We have provided you with a list of common questions that our Arizona law firm is often asked. We hope these questions will be of value. Feel free to contact us for an initial consultation Monday through Friday, 9 a.m. to 5 p.m. Call the Arizona lawyers who know the system. Call the Scottsdale firm of Horne, Slaton & Sannes, PLLC, at 480-359-1115 or contact us online.
Arizona is a no-fault state, which means you do not need a reason to get divorced and your spouse does not have to agree with your decision.
How will the assets be divided?
Arizona law states that any and all assets and debts incurred during the course of the marriage are to be split evenly. There are some exceptions in which a judge can decide against an even split.
A judge will decide, based upon what he/she believes is in the best interest of the child. Custody involves each parent’s role in making major decisions for the child, such as education and medical care, and division of children’s time spent with each parent.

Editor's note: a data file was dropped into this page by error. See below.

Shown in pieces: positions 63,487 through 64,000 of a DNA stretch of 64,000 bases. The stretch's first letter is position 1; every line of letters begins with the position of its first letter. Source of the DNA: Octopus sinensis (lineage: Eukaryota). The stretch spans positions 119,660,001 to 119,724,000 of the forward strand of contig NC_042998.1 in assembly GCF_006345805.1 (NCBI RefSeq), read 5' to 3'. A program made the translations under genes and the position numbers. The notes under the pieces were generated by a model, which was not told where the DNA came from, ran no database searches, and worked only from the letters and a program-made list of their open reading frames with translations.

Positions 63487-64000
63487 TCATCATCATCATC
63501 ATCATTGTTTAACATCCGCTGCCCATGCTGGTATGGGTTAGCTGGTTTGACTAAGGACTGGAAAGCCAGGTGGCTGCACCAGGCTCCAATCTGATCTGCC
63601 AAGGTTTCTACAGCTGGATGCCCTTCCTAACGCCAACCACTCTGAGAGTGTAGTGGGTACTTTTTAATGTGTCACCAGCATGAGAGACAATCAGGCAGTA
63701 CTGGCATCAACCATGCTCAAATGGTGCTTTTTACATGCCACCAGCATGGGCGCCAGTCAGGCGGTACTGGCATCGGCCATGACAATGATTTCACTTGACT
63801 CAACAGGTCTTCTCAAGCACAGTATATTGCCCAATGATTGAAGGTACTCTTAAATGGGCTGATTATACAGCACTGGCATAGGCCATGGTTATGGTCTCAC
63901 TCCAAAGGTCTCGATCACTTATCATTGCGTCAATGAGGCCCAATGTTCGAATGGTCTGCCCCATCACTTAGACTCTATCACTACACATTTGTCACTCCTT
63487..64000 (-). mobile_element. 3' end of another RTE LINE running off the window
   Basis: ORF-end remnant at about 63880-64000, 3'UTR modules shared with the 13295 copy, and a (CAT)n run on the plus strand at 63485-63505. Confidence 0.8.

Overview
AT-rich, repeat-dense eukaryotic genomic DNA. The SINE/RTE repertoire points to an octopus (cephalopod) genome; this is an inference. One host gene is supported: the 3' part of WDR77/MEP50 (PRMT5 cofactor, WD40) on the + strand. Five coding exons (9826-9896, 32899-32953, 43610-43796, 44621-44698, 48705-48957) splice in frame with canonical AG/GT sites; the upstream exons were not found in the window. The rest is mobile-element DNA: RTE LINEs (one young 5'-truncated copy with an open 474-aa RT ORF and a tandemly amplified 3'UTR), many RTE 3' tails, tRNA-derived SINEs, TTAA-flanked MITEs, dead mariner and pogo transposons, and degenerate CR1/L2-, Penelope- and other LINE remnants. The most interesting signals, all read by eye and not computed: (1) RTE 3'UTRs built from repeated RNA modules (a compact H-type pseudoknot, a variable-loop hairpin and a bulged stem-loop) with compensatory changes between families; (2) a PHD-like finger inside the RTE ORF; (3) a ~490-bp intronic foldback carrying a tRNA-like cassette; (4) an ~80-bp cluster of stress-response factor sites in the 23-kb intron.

With sole custody, only one parent has the right to make decisions regarding children’s education, health care and other major issues. The other parent has the right to be informed of decisions made but has no say.
With joint custody, both parents have the right and must agree to the decisions made regarding children. A court-ordered parenting plan is put in place, outlining the responsibilities of both parents. If parents disagree, they can go to a mediator or a parenting coordinator to seek resolution.
Try to remain calm so as not to aggravate the situation. You must decide if you are going to give a statement or ask for a lawyer but know that whatever you say can be used against you. It is almost always beneficial to remain silent and request to speak to an attorney.
In general, a felony is a serious crime punishable by a year or more in jail. A misdemeanor is a less serious crime, punishable by imprisonment of less than one year. Exact definitions can vary by jurisdiction.
A civil case is when an individual or group sues another individual or group, claiming some type of wrongdoing.
In Arizona, the statute is six years for a written contract and three years for oral or implied contracts.
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